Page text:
— by Karsten Madsen
I’ve been around the sport of triathlon since I was four years old when I did my first Kids of Steel. While I spent my Canadian winters in a hockey arena, I would always do a few triathlons once the hockey season finished. Like many Canadian boys, I wanted to make the NHL and dreamed of being the next Martin Brodeur. But as high school rolled around, I started to get the impression I was becoming better at endurance sports. I even started to do some mountain biking on the side.
By grade 10, my motivation for hockey was gone. I was then invited to a Triathlon Ontario development camp with the likes of Alexander Hinton and John Rasmussen (both Canadian ITU athletes). After that camp, I was all in and saw triathlon as an opportunity to become a professional athlete.
As I began racing at a higher level, it was clear I was a step behind on the swim. I excelled on the bike and run, and had some good results in non-draft legal races. However, in drafting races, I was missing the lead groups and finishing mid-pack. I was also over racing, spending most of my weekends either doing triathlons or mountain bike races (often on the same weekend).
In February 2010, my heart went into a rhythm called atrial fibrillation. I was the youngest case my cardiologist had ever seen (Link to full story). Once I recovered, I quickly tried to get back to racing, but the damage was done. My anxiety was not allowing me to sleep or get anywhere close to my potential. By the end of 2010, I called it quits. I applied to school and started to move on with life as a non-athlete.
Around this time, I was still getting triathlon magazines. I remember flipping through the pages and seeing Conrad Stolz and Josiah Middaugh racing on mountain bikes in Maui at the Xterra World Championship. It was then that I realized it was possible to compete full-time and make a living doing something I love. As time passed, I began training again and made my pro-Xterra debut in Whistler. At that first race, Josiah Middaugh humbled me, beating me by over 25 minutes. It was the hardest thing I’d ever done, but I instantly felt this is what I need to be doing.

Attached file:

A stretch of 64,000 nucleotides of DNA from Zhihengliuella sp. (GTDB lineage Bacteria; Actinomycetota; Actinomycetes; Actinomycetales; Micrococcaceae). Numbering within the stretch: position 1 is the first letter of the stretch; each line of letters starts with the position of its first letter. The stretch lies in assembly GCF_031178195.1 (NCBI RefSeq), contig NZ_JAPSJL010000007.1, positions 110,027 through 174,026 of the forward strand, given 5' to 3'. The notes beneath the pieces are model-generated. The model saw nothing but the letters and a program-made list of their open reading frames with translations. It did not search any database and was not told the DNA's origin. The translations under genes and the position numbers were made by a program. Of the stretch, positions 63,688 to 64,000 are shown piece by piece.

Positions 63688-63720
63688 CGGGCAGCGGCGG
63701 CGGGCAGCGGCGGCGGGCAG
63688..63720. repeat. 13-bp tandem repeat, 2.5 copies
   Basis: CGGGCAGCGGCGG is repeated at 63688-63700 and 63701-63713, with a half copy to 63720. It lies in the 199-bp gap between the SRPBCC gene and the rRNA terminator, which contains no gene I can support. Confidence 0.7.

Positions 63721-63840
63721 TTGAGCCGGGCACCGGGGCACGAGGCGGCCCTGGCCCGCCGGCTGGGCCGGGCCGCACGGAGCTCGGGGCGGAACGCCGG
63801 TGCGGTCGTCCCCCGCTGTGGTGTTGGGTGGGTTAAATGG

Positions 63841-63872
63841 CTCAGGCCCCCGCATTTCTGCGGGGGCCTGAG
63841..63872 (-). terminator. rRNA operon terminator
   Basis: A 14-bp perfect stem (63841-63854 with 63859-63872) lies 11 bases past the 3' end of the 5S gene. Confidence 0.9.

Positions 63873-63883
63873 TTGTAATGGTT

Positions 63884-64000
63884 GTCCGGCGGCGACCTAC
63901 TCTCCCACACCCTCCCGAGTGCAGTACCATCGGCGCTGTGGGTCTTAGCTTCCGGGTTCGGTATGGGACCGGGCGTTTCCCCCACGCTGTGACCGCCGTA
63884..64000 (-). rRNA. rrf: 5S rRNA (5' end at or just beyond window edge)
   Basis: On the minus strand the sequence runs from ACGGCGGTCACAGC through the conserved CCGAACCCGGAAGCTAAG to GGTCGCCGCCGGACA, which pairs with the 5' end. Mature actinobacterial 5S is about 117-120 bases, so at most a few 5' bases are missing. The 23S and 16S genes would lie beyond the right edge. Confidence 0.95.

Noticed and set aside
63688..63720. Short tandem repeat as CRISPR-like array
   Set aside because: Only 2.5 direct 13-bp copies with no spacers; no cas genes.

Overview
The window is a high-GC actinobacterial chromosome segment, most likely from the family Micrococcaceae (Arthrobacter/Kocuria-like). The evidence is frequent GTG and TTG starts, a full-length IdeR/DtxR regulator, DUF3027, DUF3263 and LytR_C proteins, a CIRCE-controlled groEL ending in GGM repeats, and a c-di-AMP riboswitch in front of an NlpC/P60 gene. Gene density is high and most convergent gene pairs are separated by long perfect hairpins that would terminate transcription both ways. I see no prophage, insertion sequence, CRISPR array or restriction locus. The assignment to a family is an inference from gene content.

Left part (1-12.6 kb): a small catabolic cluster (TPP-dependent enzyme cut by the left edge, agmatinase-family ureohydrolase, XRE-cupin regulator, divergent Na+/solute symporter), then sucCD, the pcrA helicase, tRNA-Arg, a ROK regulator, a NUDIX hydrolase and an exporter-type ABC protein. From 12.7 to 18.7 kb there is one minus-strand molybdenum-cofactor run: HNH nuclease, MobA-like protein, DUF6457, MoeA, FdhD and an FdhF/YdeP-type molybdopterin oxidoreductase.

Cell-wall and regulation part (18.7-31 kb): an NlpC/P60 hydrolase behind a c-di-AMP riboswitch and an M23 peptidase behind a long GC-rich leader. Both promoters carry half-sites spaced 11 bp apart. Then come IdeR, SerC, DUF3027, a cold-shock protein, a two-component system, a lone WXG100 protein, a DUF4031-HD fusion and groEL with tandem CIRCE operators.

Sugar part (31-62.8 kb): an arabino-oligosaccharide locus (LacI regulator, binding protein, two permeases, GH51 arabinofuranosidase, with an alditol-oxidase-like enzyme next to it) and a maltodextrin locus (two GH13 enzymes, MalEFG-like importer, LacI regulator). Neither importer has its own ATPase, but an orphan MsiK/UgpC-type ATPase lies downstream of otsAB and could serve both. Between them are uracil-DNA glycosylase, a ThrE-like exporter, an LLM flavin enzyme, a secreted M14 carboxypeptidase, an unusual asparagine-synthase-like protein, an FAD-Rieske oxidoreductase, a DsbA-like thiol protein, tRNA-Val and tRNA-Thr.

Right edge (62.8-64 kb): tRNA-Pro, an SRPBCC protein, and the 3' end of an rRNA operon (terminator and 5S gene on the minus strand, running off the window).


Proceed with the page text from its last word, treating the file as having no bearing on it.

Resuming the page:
So, I did just that. Every decision I was making was around becoming the best cross triathlete I could be. Then in 2016, I had a breakout performance at Xterra Argentina. I finished second overall and was only a minute behind Middaugh. After that result, everything changed. I quit all the jobs I was doing on the side and signed some big sponsorships. Though there have been many ups and downs along the way, I’ve accomplished a lot (four-time Xterra major title winner). Getting to train outdoors in the forest and mountains is amazing, and I wouldn’t trade it for anything in the world.
Thanks to the best family, friends, coaches, training partners and companies that support me, I’m able to keep on doing what I love. Hard to say what the future will bring, but when I look back at what I’ve done – and what I can still achieve – it puts a smile on my face.